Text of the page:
Seasonal price patterns in greasy wool not set in stone

Sheep in a yard

A subscriber from South America sent a question in recently about seasonal price patterns in the greasy wool market and its effect on prices early in the calendar year. This article takes a look at the seasonal price pattern in the 21 MPG from the mid-1980s onwards in Australian dollar terms.

Seasonal price patterns are repeatable movements in prices associated with time, driven by some mix of supply and demand.  The risk to using such patterns when deciding on the timing of sales is that they can be overwhelmed by larger moves in market prices such as major price cycles (view peak to trough article here). The other caveat to using seasonal price patterns as a guide to market timing is that these patterns can change with time.

In Figure 1 the weekly median seasonal price effect for the 21 micron indicator in the decade from the mid-1980s to the mid-1990s is shown. The seasonal pattern is the median effect, calculated by using the price variation from a rolling centred 52 week moving average of price, adjusted for trend. It shows the classic price weakness in the spring followed by strong prices in the last quarter of the season, after the Easter recess in sales. In this period supply tended to be skewed to the spring which would help explain the spring weakness. Demand also played a role with the head of Itochu (the leading wool exporter at the time) telling a writer in the mid-1990s that he thought weak demand was the key factor in the low spring prices, a point still supported by some players in the greasy supply chain.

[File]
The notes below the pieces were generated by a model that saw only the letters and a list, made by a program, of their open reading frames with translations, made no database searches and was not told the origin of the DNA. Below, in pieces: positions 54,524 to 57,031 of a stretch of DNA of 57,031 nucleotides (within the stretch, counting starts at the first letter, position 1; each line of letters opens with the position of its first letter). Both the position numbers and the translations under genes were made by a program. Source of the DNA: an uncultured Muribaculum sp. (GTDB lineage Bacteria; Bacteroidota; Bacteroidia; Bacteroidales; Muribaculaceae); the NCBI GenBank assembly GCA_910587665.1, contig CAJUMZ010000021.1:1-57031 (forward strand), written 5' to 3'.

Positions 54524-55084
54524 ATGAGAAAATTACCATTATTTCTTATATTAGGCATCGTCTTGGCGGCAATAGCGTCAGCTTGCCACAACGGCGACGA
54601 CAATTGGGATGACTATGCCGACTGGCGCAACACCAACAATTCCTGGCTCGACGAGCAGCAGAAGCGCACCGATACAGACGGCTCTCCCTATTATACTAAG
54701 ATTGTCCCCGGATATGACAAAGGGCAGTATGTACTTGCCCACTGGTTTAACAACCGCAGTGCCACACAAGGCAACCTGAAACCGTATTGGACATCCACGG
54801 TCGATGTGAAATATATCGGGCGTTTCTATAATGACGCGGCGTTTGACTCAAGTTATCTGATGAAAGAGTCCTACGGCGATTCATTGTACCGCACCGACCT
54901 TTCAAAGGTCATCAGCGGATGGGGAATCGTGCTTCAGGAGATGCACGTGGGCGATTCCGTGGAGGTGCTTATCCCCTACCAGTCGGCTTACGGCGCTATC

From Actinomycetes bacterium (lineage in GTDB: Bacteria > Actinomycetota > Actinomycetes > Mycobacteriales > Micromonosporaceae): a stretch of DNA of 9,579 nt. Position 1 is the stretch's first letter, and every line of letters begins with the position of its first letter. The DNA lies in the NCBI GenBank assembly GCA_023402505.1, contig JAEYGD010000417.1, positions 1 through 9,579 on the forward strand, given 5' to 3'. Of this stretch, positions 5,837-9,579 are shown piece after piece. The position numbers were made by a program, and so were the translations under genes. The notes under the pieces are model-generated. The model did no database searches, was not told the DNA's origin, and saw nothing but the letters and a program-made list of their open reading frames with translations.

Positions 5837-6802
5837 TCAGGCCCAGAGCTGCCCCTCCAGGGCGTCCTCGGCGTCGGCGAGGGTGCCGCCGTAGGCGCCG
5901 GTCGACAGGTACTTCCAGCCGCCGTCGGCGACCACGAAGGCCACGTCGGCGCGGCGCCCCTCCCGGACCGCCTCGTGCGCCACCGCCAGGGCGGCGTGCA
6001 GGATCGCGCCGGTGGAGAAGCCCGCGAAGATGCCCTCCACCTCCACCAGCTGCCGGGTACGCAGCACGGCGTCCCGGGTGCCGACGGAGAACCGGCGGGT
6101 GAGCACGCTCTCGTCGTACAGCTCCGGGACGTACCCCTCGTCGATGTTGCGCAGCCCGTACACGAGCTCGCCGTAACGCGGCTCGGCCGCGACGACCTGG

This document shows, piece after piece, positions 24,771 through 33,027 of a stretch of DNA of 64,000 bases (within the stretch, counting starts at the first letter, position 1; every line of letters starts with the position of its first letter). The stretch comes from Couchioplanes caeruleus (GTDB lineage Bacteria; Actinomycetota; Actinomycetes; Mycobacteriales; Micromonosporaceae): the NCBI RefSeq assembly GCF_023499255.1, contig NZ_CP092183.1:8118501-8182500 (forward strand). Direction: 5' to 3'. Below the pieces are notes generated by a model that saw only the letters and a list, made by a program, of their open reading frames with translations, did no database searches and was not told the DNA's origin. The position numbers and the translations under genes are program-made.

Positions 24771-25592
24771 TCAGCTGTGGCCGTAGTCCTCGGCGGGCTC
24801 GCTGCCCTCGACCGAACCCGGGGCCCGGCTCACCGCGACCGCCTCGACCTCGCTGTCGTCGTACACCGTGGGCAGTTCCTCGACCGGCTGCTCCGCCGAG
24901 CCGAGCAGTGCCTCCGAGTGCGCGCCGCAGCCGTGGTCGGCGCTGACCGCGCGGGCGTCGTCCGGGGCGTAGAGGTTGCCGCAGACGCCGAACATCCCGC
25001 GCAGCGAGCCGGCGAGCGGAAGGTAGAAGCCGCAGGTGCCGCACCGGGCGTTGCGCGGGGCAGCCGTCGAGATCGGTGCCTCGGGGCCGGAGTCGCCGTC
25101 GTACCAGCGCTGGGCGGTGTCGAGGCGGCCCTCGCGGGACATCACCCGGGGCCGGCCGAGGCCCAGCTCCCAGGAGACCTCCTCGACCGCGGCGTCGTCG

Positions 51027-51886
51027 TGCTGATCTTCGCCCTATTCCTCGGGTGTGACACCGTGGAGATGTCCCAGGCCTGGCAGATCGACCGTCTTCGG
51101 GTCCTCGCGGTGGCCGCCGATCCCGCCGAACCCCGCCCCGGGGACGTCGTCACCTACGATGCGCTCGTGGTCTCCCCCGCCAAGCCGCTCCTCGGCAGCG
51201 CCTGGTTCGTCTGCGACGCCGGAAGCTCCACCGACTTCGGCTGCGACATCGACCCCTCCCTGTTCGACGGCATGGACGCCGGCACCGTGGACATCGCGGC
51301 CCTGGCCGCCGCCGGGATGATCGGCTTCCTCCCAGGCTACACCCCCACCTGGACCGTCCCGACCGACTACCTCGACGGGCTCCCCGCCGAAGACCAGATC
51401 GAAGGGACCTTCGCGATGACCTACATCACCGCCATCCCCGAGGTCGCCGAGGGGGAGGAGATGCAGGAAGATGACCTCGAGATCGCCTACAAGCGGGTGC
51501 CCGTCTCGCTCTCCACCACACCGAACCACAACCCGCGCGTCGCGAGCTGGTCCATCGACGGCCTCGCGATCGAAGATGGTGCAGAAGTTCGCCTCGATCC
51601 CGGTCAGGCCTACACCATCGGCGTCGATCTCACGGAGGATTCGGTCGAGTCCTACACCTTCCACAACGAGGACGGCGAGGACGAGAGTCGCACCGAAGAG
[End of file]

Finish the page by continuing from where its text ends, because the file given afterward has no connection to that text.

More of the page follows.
Figure 2 shows the seasonal price pattern for the next decade (mid-1990s to mid-2000s). The spring weakness in price is still evident but the price strength in the second half of the season has spread out and moderated.

Figure 3 looks at the seasonal price pattern in the next decade from the mid-2000s to the mid-2010s. Price weakness in the spring persists with the strength in price in the second half of the season moving back to early in the calendar year. The difference in price from the spring low to the second half high continued to be around 8%.

The final schematic in Figure 4 shows the median seasonal price pattern for only the past five seasons, with the exceptional price movements of the past two seasons included. Price weakness in the spring continues to show up, with price strength in the second half of the season variable. The price effect between the spring low and strongest of the second half remains around 8%.

While the seasonal price pattern in the 21 micron indicator has changed during the past 35 years, there have been some constants, chiefly price weakness in the spring. The other constant has been a price effect in the order of 8% between the weakest of the spring prices and the strongest of the prices in the second half of the season. The timing of price strength in the second half of the season has been variable, moving around between decades.

What does it mean?

Seasonal price patterns are a basic guide to some of the expected price movements through the season. Certainly the big drops in price of the past two springs, associated with major cyclical downturns, have timed in with seasonal pattern. When it comes to price patterns in the second half of the season, there has been less consistency across the decades, with the price strength moving from late in the second half to early in the second half.

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Key Points

  • Seasonal patterns in prices are not set in stone, they can change.
  • For the 21 micron price, spring weakness has been a consistent feature for the past four decades.
  • The timing of price strength in the second half of the season has varied between decades.

Note: Week 1 of the wool selling program begins in the first week of July

Click on figure to expand

Click on figure to expand

Data sources:  AWEX, ICS, Mecardo

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